Universities are governed based on their senate legislation. According to these legislations, a teacher is recruited to do three things. The first is to teach students; the second is to engage in research; and the third is to engage in community services. If you check universities, most senate legislations prescribe that 75Pct of their staff time to be allocated to teaching and the 25Pct goes for research and community service. Some give 50Pct for teaching, 25Pct for research and 25Pct for community service. It is this ratio that determines the amount of money they spend on research.
In Ethiopia, there are many challenges in absorbing technologies at private firm levels. What are the plans of the government in incentivizing the private sector to invest more on R&D?
The country’s investment policy provides incentives for local enterprises interested to import laboratory and other materials to establish R&D facilities.
A recent study conducted by the Ministry sampling 157 industries, found out that few industries have the plan or budget on R&D. We want our industries to have R&D [facilities and activities] to understand and solve their problems through research and collaboration with the academia.
What is the plan of the National Research Council in mobilizing more funds?
The main activity of the Council is dealing with policy issues. It is understood that the financing of researches by public sources is not adequate. This is common elsewhere. If you go to USA or Japan, researchers complain about limited research funding. But we are far from these countries. Because we know the funding from government is inadequate, we encourage the universities, research institutions and researchers to look for external financing. There are many platforms and foundations that call for research proposals up to three times in a year, so our researchers and institutions should open up their eyes.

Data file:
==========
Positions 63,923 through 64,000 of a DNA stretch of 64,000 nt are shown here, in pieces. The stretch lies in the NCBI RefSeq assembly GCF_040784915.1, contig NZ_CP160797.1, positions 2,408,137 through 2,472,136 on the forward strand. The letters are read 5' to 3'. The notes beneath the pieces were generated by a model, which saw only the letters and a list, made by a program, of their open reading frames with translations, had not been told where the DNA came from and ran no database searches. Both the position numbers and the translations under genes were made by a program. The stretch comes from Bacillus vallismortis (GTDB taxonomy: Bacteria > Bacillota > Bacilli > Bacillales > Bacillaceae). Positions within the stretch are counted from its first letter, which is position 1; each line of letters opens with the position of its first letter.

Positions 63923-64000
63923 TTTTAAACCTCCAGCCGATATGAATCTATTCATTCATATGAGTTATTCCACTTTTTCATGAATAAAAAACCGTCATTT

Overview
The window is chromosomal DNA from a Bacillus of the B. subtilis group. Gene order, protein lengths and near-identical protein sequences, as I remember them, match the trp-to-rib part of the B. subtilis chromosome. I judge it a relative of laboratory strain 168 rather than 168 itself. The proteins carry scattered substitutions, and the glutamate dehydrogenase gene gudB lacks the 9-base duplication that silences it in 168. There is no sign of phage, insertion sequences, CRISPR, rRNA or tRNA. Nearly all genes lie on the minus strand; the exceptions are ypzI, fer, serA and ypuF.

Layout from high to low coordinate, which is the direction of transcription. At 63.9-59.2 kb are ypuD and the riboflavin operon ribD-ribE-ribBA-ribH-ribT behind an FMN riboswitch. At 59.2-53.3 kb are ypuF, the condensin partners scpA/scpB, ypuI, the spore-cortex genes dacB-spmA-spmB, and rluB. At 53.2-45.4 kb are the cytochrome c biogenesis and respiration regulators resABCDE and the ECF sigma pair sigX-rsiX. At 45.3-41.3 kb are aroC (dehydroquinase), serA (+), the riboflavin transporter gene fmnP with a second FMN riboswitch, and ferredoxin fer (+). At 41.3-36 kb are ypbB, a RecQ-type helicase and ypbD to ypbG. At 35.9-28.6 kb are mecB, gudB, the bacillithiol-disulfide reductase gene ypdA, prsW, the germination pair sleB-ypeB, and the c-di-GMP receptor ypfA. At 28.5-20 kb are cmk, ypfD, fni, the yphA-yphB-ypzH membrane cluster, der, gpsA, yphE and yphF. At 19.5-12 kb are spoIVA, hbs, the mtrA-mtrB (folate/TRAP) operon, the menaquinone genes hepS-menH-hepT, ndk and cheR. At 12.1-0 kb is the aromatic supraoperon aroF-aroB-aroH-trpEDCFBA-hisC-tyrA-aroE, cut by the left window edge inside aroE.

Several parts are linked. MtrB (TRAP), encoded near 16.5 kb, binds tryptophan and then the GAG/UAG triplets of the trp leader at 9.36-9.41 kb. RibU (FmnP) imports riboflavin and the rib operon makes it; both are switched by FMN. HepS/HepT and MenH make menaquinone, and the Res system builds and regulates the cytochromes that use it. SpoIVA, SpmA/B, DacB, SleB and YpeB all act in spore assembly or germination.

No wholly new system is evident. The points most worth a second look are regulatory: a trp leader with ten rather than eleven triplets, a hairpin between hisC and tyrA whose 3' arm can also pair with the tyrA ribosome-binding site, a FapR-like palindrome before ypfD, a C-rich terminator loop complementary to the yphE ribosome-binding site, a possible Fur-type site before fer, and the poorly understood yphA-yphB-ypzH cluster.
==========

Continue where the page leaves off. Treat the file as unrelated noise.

One of the challenges regarding R&D is the brain drain issue. What are you doing to reduce this and achieve brain gain?
Every year, the government allocates fund up to ETB5 million per researcher, through the national research fund mobilizing mechanism. That amount of money goes to procure gadgets, lab equipment and materials and recruit young research staff to support the researcher. That facilitation can attract our senior researchers to stay longer in the research institutions. It could also attract Ethiopian researchers elsewhere to comeback. EBR
5th Year • July 2017 • No. 52